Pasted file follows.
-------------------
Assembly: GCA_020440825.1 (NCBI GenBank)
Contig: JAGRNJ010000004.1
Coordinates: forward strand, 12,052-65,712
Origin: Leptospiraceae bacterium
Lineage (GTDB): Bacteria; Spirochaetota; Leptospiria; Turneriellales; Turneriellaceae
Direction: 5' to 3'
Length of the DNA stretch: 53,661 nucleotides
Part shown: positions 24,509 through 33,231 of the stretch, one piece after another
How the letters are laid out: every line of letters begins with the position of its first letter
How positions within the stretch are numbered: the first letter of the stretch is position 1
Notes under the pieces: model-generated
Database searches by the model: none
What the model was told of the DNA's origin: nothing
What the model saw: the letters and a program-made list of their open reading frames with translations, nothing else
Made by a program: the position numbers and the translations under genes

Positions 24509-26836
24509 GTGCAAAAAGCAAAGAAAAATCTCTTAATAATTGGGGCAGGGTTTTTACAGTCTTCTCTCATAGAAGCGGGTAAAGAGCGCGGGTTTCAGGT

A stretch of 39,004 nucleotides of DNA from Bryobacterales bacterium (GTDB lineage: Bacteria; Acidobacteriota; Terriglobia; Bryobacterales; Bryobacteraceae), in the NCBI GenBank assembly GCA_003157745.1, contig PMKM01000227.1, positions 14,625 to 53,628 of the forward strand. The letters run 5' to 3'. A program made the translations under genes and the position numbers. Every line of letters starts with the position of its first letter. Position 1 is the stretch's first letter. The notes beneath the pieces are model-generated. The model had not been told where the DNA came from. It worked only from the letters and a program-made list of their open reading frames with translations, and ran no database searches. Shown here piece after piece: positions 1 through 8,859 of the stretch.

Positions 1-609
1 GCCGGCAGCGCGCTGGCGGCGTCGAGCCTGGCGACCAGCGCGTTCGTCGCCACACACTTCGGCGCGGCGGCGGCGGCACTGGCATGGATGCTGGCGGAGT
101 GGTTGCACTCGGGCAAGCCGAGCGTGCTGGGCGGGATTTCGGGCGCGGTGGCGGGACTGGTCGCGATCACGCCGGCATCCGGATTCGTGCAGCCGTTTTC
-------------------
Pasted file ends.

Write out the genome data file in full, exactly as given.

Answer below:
Assembly: GCA_020440825.1 (NCBI GenBank)
Contig: JAGRNJ010000004.1
Coordinates: forward strand, 12,052-65,712
Origin: Leptospiraceae bacterium
Lineage (GTDB): Bacteria; Spirochaetota; Leptospiria; Turneriellales; Turneriellaceae
Direction: 5' to 3'
Length of the DNA stretch: 53,661 nucleotides
Part shown: positions 24,509 through 33,231 of the stretch, one piece after another
How the letters are laid out: every line of letters begins with the position of its first letter
How positions within the stretch are numbered: the first letter of the stretch is position 1
Notes under the pieces: model-generated
Database searches by the model: none
What the model was told of the DNA's origin: nothing
What the model saw: the letters and a program-made list of their open reading frames with translations, nothing else
Made by a program: the position numbers and the translations under genes

Positions 24509-26836
24509 GTGCAAAAAGCAAAGAAAAATCTCTTAATAATTGGGGCAGGGTTTTTACAGTCTTCTCTCATAGAAGCGGGTAAAGAGCGCGGGTTTCAGGT

A stretch of 39,004 nucleotides of DNA from Bryobacterales bacterium (GTDB lineage: Bacteria; Acidobacteriota; Terriglobia; Bryobacterales; Bryobacteraceae), in the NCBI GenBank assembly GCA_003157745.1, contig PMKM01000227.1, positions 14,625 to 53,628 of the forward strand. The letters run 5' to 3'. A program made the translations under genes and the position numbers. Every line of letters starts with the position of its first letter. Position 1 is the stretch's first letter. The notes beneath the pieces are model-generated. The model had not been told where the DNA came from. It worked only from the letters and a program-made list of their open reading frames with translations, and ran no database searches. Shown here piece after piece: positions 1 through 8,859 of the stretch.

Positions 1-609
1 GCCGGCAGCGCGCTGGCGGCGTCGAGCCTGGCGACCAGCGCGTTCGTCGCCACACACTTCGGCGCGGCGGCGGCGGCACTGGCATGGATGCTGGCGGAGT
101 GGTTGCACTCGGGCAAGCCGAGCGTGCTGGGCGGGATTTCGGGCGCGGTGGCGGGACTGGTCGCGATCACGCCGGCATCCGGATTCGTGCAGCCGTTTTC